The WordPress.com stats helper monkeys prepared a 2014 annual report for this blog.
Here’s an excerpt:
A San Francisco cable car holds 60 people. This blog was viewed about 260 times in 2014. If it were a cable car, it would take about 4 trips to carry that many people.
Click here to see the complete report.
An Daghda, the All-Father that is the Sun has trysted with Boann, the Cow goddess that is the Land. He has performed his druidic feat of magic by forcing the Sun to stand still for one long day spanning the time of nine months. and their miracle love-child, the Renewed Year, Aengus is born. The light that renews the land renews our souls!
Such is the mystery of the winter solstice at Bru/ na Bo/inne, or Newgrange, in Ireland.
Blessings of the Grianstad be upon all souls and all of life!
The land is fresh from a dawn’s sprinkling. Dark clouds ride away on the western horizon as the Sun Spirit shines brightly in the southeast’s clearing blue sky, setting the dampened landscape a-sparkle. Crown, jays, and juncos flit about calling to each other, reveling in the newness of the day. I close my eyes while tipping my head up to the warmth, and chant praises to the Sun.
“Farewell and thanks, Spirits of Darkness, Mother of Night. Hail and welcome, Spirits of Day, Mother of Light. May you smile upon us this day. May we strive today for healing; may we be vessels of, and vehicles for healing in the world, in all ways in which it is needed. I pray that you might guide us and teach us, that we may heal our relationships with you and with all living things. May our actions and lifeways honor both our ancestors and our descendants. Moran taing, agus sla\inte mhath.”
A breeze gently plays in the fir branches; they sway softly against the inky black sky. The land sleeps in dark quiet while the trees give up their long, slow exhale into the night.
“Thanks and farewell, Spirit of Twilight. Hail and welcome, Spirits of Darkness, Mother of Night. Thank you for your gift of rest and renewal. May you hold us closely in your embrace. I pray that you teach us through our dreams how to find healing in our relationships with ourselves, and with you, that we may together activate and perpetuate healing within the world. May our ancestors guide us, and may we do them proud. Moran taing, agus sla\inte mhath.”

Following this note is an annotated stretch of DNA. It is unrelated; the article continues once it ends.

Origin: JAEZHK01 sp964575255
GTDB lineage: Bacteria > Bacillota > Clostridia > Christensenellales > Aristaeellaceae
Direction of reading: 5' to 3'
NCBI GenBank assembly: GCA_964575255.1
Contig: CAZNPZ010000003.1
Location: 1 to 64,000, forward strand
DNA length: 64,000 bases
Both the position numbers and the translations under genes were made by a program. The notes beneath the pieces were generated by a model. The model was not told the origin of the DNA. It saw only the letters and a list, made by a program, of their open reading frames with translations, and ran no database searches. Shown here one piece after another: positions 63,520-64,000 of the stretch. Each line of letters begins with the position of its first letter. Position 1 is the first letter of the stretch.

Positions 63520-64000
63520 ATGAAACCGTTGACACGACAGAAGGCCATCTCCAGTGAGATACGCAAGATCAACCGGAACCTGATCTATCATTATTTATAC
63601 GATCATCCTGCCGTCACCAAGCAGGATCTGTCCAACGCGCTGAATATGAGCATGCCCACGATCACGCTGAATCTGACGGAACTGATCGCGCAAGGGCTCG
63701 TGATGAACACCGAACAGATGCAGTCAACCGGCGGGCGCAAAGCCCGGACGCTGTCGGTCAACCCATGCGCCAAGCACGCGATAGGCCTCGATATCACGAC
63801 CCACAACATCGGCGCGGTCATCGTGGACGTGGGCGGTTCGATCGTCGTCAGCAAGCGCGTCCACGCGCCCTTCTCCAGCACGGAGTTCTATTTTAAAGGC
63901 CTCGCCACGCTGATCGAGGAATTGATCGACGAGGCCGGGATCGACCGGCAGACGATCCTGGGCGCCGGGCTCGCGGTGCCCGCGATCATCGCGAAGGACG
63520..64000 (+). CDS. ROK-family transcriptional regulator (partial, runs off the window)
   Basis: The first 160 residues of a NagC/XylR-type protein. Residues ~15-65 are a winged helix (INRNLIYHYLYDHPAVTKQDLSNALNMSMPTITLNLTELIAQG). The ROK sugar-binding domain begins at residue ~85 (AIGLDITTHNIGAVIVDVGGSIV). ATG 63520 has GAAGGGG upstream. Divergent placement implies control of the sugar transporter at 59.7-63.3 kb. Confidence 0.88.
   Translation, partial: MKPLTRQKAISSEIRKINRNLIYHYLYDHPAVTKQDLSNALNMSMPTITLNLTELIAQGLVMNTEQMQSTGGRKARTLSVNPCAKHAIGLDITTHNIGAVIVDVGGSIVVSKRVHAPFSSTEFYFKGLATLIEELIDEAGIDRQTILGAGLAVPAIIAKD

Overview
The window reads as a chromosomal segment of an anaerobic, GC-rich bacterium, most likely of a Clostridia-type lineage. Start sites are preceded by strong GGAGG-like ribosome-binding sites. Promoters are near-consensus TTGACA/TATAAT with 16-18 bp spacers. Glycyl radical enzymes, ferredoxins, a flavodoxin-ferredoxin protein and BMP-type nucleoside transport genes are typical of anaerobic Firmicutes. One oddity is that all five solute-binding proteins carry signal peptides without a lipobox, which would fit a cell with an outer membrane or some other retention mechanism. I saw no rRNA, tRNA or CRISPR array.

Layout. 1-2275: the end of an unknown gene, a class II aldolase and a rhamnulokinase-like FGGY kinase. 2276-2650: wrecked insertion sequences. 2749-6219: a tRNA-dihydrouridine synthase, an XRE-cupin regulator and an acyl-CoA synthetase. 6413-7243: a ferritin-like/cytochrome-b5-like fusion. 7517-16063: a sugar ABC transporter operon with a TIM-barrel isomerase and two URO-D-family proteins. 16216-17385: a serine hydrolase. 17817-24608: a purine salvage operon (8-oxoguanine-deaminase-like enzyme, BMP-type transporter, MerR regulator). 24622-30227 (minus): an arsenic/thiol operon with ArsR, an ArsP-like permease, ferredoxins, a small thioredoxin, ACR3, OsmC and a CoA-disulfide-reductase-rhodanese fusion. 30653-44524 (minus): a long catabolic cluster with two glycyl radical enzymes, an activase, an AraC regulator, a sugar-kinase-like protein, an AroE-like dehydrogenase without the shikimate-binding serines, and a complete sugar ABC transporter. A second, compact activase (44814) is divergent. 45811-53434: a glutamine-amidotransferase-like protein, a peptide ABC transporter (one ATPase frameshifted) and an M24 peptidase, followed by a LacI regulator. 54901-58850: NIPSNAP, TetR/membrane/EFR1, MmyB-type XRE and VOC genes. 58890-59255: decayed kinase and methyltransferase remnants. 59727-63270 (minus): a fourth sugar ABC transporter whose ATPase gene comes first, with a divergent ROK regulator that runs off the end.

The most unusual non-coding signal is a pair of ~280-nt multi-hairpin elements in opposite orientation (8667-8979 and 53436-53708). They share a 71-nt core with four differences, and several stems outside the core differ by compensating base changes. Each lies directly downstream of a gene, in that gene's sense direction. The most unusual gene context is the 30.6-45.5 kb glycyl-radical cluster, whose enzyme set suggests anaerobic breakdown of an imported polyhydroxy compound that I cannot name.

White Cloud Spirits veil the sky as the Sun Spirit’s light defuses through them. The ground is damp from Rain Spirit’s nighttime visit. Birds call all around me, and my rooster calls to the neighbor rooster over the fence. There is freshness and potential in the day, and we are off soon to cut and bring home our holiday tree.
“Farewell and thanks, Spirits of Darkness, Mother of Night. Hail and welcome, Spirits of Day, Mother of Light. May you smile upon us this day. I pray that you teach us how to heal, that we may together bring healing to our world, and heal our relationships with you, with each other, with all of life. Moran taing, agus sla\inte mhath.”
From http://druidnetwork.org/what-is-druidry/learning-resources/perennial/unit-twelve/ :
The yew is the tree associated with this moon; by whom and why? In the forest, it is a haze of darkness amidst the bare grey of the deciduous trees, as if calling us forward to feel its embrace. What other evergreens are there in your environment? How does their energy or ‘song’ differ from those who have lost their leaves?
What is the tree, plant or animal that speaks to you most at this time? Why is mistletoe connected with this time of year? What is the tradition of the fir tree brought inside, and what is the older tradition of your landscape and people?”
With the wind storms here lately, and the power going in and out, I have had opportunity to clearly hear the song of the evergreen. The primary evergreen here is the iconic Douglas Fir, featured on the flag of the region, Cascadia. Certainly the sound of the Doug Fir differs from the high-pitched swishing sound of win-disturbed deciduous leaves, which flap and and catch the wind on their broad, flat surfaces like small kites. The boughs of the Doug fir, by contrast, carry the weft of the wind through the branch, made up of tiny needles. So the voice of the Doug fir is a deep, resonant swooshing sound, a bass to the maple tree’s soprano. The leaves of the maple, the deciduous tree in my yard, are new every year, and seem to always have a youthful sound about them. The Doug fir, while it does grow new needles each spring, and shed older ones, seems to have more of an air of permanence about it, of old age, of wise elderhood. This may also be due to the fact that the Doug fir was here when we moved in while we planted the maple. Surely ancient oak trees would not carry such an age contrast in this sense. But when the strong wind moves through the Doug fir, I have the impression of deep roots of old age channeling the very voice of inner earth, one that stops me in my tracks and commands me to listen. The maple tree instead softly enchants, inviting me to listen to the songs of the air and sky. But the maple sleeps right now. Usually maple’s song overpowers Doug fir’s song, but not in midwinter. Now is when Doug fir’s voice takes prominence, and demands to be heard. There is power in this voice: eternity and steadfastness, with echoes resonating up from deep within the land.
Stillness watches as the sun shifts silently behind quiet clouds. Birds call faintly in the background while trees stand sentinel. The air feels fresh as the day awakens.
“Farewell and thanks, Spirits of Night, Mother of Darkness. Hail and Welcome, Spirits of Day, Mother of Light. May you smile upon us this day. I pray that you teach us how to heal, that we many together bring healing to the world while you shine. May we know enlightenment and illumination, that we may commune with Truth, and walk with Honor. May we make beauty with our every step. Moran taing, agus sla\inte mhath.”